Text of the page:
Buddhist Peace Fellowship

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The Buddhist Peace Fellowship (BPF) is a nonsectarian international network of engaged Buddhists participating in various forms of nonviolent social activism and environmentalism with chapters all over the world.[1] The non-profit BPF is an affiliate of the international Fellowship of Reconciliation[2] [3] working toward global disarmament and peace, helping individuals suffering under governmental tyranny[4] in places such as Burma, Bangladesh, Tibet and Vietnam.[5] Currently headquartered in Berkeley, California, the BPF was incorporated in 1978 in Hawaii by Robert Baker Aitken, his wife Anne Hopkins Aitken, Nelson Foster, Ryo Imamura and others. Shortly after other notable individuals climbed aboard, including Gary Snyder, Alfred Bloom, Joanna Macy and Jack Kornfield.[6] Generally speaking, the BPF has a tendency to approach social issues from a left-wing perspective and, while the fellowship is nonsectarian, the majority of its members are practitioners of Zen Buddhism.[7]

The BPF statement of purpose is:
1 To make clear public witness to Buddhist practice and interdependence as a way of peace and protection for all beings;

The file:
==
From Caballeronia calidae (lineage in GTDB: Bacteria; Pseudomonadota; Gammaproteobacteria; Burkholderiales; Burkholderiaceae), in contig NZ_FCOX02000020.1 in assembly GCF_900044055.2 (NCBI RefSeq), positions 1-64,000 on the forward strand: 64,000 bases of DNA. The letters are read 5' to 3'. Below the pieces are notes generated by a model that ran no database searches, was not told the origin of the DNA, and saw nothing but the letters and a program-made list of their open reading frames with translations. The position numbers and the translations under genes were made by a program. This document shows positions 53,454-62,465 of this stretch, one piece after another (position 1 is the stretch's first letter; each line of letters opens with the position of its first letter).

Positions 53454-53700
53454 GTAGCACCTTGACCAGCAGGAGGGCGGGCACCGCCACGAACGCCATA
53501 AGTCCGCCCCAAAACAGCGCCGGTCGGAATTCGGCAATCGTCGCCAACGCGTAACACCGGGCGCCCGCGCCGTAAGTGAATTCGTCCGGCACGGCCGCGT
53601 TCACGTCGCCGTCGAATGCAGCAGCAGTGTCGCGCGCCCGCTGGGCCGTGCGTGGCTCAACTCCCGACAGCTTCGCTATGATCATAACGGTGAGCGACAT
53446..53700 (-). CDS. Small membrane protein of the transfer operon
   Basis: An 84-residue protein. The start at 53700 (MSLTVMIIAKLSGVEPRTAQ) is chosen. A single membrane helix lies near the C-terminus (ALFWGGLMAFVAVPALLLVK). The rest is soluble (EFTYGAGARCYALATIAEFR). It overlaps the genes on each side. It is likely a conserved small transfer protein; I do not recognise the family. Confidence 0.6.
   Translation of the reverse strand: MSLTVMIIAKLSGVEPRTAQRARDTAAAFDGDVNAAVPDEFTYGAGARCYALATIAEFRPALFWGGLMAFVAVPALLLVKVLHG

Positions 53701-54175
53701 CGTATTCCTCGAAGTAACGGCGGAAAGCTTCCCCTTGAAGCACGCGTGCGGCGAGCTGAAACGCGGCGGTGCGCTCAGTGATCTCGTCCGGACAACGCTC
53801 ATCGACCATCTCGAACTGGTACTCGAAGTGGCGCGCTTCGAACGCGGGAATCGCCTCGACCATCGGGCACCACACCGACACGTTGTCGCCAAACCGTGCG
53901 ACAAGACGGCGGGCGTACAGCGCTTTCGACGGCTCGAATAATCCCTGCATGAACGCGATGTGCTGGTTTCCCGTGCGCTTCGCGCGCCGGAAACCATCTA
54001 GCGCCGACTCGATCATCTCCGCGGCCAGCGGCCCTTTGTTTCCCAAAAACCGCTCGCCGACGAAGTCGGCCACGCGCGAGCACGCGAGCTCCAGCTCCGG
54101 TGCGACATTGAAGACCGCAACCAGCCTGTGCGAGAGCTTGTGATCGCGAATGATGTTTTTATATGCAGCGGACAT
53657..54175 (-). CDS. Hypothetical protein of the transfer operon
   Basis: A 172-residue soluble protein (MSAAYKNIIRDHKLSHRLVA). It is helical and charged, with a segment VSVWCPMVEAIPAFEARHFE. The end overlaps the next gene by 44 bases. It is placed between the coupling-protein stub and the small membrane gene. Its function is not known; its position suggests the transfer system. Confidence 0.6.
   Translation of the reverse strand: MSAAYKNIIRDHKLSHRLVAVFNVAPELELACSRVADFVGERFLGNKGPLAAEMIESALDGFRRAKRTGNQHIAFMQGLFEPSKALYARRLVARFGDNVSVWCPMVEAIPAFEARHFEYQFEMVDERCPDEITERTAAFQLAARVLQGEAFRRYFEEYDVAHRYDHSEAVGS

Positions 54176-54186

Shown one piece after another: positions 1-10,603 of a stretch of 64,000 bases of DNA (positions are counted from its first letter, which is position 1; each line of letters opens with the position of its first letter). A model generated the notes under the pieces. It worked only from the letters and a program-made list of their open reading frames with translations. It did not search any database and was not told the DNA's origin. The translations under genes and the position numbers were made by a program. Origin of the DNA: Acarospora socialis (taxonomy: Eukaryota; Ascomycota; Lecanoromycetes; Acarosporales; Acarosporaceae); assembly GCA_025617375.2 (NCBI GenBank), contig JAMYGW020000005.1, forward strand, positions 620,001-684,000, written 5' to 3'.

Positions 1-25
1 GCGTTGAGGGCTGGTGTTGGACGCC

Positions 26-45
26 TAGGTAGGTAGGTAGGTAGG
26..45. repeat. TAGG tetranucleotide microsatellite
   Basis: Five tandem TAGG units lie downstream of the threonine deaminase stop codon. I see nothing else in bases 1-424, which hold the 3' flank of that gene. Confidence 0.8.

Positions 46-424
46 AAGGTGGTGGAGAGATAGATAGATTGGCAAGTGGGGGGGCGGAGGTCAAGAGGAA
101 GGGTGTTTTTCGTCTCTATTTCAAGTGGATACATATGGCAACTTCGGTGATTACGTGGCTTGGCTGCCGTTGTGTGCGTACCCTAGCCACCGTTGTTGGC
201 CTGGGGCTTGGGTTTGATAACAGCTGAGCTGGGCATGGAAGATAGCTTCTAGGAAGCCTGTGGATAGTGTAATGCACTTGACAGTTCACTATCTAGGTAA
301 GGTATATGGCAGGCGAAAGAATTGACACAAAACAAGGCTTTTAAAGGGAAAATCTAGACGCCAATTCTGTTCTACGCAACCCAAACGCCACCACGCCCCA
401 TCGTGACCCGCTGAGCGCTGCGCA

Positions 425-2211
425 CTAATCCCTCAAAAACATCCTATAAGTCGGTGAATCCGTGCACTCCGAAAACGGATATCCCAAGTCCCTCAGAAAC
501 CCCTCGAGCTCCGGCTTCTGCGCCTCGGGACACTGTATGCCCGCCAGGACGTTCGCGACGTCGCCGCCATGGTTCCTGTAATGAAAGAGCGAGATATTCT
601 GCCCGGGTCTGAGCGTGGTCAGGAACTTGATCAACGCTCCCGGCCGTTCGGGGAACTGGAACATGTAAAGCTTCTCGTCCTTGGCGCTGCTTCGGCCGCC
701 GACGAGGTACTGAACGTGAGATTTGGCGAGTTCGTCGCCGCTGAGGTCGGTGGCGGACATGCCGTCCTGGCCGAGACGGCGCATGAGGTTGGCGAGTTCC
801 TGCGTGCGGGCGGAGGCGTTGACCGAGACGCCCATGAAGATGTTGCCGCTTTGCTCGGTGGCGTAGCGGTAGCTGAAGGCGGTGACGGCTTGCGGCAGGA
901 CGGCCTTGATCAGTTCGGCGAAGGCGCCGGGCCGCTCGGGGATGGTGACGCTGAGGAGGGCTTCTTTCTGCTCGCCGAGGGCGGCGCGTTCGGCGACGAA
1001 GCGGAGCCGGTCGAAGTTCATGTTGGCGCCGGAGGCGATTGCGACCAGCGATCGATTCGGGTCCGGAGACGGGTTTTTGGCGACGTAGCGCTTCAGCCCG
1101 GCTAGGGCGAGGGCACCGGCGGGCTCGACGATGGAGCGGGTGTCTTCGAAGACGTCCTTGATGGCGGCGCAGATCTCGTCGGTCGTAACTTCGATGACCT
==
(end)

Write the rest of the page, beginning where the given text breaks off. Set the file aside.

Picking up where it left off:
2 to raise peace, environmental, feminist, and social justice concerns among North American Buddhists;
3 to bring a Buddhist perspective of non-duality to contemporary social action and environmental movements;
4 to encourage the practice of nonviolence based on the rich resources of traditional Buddhist and Western spiritual teachings; and
5 to offer avenues for dialogue and exchange among the diverse North American and world Sanghas.

Spuler, Michele (2003). Developments in Australian Buddhism: Facets of the Diamond. pp. 79–80. 

BPF is currently led by Executive Director Sarah Weintraub, a second generation American Buddhist who grew up as a “Zen kid” in and around the San Francisco Zen Center.[8]

About[edit]